The aim of this study was to determine whether there were sex disparities in treatment among men and women with type 2 diabetes treated in primary care in the Netherlands. Differences were evaluated according to a comprehensive set of prescribing quality indicators covering blood glucose, blood pressure, lipids and albuminuria, and detailing whether medications were prescribed when needed, timely initiation and escalation, and medication safety.
A total of 10 456 participants were evaluated, of whom 47% were female. Women tended to be older, with a longer diabetes duration, higher BMI, lower eGFR and more commonly LDL-cholesterol levels over 2.5 mmol/L. Conversely, men were more likely to have albuminuria and a history of cardiovascular disease.
Regarding prevalent and first-line medications, women were less likely to be receiving ongoing therapy with metformin (odds ratio [OR], 0.70), statins (OR, 0.80), and RAS blockers for blood pressure (OR, 0.55) or for albuminuria (OR, 0.64). They were also less likely to initiate statin therapy when needed (OR, 0.75). No sex disparities were seen in terms of medication safety.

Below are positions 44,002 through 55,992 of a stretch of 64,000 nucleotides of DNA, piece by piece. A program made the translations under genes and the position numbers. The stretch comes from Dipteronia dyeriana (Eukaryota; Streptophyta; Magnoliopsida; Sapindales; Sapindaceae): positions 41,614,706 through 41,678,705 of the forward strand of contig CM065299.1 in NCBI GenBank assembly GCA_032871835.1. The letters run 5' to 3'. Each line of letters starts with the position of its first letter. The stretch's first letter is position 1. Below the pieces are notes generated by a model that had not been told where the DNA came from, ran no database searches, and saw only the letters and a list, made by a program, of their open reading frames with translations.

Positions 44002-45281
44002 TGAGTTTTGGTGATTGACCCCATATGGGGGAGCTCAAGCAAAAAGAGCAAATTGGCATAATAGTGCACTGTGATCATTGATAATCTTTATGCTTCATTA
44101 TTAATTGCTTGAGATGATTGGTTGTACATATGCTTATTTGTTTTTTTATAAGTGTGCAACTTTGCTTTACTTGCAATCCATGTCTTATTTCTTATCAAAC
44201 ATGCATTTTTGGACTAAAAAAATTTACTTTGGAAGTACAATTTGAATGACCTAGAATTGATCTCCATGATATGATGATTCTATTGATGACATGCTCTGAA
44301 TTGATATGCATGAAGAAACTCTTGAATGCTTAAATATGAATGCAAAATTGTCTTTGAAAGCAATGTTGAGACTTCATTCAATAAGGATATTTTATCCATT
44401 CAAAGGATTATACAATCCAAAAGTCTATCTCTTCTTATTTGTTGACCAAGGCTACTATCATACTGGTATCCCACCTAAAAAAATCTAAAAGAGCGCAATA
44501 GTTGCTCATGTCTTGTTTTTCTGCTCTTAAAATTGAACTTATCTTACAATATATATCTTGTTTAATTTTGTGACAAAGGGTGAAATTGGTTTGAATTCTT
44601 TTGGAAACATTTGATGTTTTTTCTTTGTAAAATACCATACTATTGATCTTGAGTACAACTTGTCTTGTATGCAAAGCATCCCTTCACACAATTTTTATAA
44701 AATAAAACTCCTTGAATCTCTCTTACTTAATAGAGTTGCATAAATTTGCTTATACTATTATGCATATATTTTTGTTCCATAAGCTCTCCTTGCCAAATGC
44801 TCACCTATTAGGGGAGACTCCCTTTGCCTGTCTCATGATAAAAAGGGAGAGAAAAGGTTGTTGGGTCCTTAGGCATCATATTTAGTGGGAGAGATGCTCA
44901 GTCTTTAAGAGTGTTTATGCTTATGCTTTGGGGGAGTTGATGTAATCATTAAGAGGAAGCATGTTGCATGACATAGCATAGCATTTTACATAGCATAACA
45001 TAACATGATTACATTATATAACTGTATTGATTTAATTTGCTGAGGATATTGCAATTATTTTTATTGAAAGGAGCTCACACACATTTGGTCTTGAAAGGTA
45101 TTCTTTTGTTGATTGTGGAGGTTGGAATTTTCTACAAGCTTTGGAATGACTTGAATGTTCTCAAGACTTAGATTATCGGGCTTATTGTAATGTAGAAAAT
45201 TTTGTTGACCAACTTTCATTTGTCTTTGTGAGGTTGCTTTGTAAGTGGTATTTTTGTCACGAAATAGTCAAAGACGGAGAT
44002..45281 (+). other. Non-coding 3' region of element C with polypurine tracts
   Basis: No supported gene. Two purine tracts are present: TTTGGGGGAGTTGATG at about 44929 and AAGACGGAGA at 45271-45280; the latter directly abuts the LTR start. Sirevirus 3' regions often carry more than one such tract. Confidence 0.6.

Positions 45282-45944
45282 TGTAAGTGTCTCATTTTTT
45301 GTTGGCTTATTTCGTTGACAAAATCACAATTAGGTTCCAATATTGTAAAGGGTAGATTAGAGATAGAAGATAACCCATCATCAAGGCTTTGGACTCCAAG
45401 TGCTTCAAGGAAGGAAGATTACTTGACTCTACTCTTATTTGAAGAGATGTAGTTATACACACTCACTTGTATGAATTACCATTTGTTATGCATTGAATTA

The fact that there were no significant sex differences in terms of starting metformin or RAS blockers, but that women were less likely to receive ongoing treatment with these agents, might be explained by greater rates of adverse reactions to these therapies in women. However, the authors propose that the lower rates of statin initiation and continuation are likely to be explained at least partly by clinical inertia.
The authors conclude that it is concerning that women are less likely to receive treatment with statins and RAS blockers when they are needed, and that this may partially explain the previously observed excess risk of cardiovascular and renal complications in women compared to men with type 2 diabetes (Peters et al, 2014a; 2014b; Shen et al, 2017).